Merger will enhance push for phosphate diversification
Like most phosphate producers in China, there has been a large push by both companies to diversify product offerings in response to declining domestic demand. Wengfu has been the most proactive in this. It offers technical services across the world (for example, it has recently worked on the phosphate rock beneficiation issues in Saudi Arabia) but also offers a diversified product range. Wengfu produces phosphate salts, animal feed phosphates, NPK and NPS fertilizers, along with water soluble fertilizer grades. Wengfu is now the largest producer of purified phosphoric acid globally and it plans to continue expanding in this area.
Kailin has been mostly fertilizer orientated but has recently diversified its capacity to producer water soluble grades, NPK and NPS.
We believe WengfuKailin will continue this diversification approach – which will heed caution to other niche phosphate producers globally.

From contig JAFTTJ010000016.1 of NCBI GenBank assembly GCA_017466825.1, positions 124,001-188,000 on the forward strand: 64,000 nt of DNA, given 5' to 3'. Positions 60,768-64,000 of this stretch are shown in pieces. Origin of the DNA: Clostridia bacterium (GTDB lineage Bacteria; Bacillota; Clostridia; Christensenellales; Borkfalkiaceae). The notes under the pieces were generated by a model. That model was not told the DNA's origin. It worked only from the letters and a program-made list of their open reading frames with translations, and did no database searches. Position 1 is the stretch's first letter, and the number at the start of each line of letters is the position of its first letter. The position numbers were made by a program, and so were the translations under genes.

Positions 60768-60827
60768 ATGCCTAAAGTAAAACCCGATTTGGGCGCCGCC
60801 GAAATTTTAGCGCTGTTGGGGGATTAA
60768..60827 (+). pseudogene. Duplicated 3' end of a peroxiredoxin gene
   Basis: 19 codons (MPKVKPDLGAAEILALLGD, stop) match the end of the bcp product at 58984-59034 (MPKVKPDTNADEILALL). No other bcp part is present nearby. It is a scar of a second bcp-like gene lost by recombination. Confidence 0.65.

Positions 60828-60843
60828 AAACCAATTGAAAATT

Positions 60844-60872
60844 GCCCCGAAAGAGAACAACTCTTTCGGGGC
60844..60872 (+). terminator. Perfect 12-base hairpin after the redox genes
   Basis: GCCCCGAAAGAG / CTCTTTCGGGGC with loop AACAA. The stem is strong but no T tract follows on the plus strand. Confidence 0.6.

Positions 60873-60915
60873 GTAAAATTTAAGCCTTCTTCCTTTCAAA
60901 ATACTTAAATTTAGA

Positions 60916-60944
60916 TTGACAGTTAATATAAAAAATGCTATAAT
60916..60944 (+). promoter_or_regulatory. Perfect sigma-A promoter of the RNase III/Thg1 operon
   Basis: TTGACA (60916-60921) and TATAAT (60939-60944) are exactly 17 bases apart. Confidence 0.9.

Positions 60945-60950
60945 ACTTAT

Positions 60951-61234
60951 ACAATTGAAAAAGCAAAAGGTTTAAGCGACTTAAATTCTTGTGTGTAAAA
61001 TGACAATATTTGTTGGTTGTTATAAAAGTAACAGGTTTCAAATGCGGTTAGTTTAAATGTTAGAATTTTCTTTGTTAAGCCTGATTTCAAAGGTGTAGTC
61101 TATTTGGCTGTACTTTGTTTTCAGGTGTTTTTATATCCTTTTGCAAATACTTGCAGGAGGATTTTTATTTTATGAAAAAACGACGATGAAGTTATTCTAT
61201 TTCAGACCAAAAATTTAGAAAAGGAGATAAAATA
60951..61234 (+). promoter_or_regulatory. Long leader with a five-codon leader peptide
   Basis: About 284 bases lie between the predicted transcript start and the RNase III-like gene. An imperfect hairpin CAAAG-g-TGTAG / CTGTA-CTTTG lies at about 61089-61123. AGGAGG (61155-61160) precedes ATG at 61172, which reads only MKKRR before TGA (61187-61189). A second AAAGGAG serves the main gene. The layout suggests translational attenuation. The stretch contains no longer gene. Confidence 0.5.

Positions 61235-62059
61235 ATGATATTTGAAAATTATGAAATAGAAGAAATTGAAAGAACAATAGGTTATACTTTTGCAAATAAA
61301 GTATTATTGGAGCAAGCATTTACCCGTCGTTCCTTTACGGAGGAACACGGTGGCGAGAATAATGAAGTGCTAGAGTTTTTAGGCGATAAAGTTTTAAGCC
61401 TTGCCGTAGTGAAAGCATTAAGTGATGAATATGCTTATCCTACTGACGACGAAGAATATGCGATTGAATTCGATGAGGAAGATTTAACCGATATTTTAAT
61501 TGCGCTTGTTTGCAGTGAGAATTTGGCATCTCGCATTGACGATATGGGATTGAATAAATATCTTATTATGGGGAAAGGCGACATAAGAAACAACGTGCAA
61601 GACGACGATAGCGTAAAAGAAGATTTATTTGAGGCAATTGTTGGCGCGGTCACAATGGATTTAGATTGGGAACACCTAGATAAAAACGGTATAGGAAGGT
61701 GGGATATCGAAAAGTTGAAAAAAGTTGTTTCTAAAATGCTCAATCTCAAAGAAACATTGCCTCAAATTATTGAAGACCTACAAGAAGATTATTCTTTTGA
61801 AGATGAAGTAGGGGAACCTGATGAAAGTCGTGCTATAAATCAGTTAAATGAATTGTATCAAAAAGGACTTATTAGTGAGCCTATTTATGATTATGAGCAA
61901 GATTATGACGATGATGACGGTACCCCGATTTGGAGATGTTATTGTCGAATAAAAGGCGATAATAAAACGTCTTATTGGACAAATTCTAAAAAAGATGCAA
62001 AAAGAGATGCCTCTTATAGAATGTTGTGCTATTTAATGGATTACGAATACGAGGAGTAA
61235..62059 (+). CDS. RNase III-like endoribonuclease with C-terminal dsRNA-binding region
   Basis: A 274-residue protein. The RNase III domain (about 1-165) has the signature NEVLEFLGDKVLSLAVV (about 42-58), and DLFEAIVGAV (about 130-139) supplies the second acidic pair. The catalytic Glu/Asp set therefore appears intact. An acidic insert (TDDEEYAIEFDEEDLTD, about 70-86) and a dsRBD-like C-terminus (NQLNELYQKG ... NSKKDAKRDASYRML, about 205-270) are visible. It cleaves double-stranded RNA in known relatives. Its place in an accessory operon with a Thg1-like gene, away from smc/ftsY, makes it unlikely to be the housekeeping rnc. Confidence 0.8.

How will this merger influence Chinese and global phosphate markets?
A combined WengfuKailin will become the third largest producer globally – and its merger will help to improve efficiency across the company. It will play an important role in controlling supply in China over the medium term. This will ultimately be decisive in global phosphate pricing, with China set to continue its role as the global marginal/swing producer. Given WengfuKailin’s control of the domestic phosphate rock market, its rock pricing strategy will ultimately be a major factor in marginal cost levels within China, and therefore global prices. It will also play a key role in reining in China’s supply discipline, which has waned in recent months as prices and domestic demand have plummeted.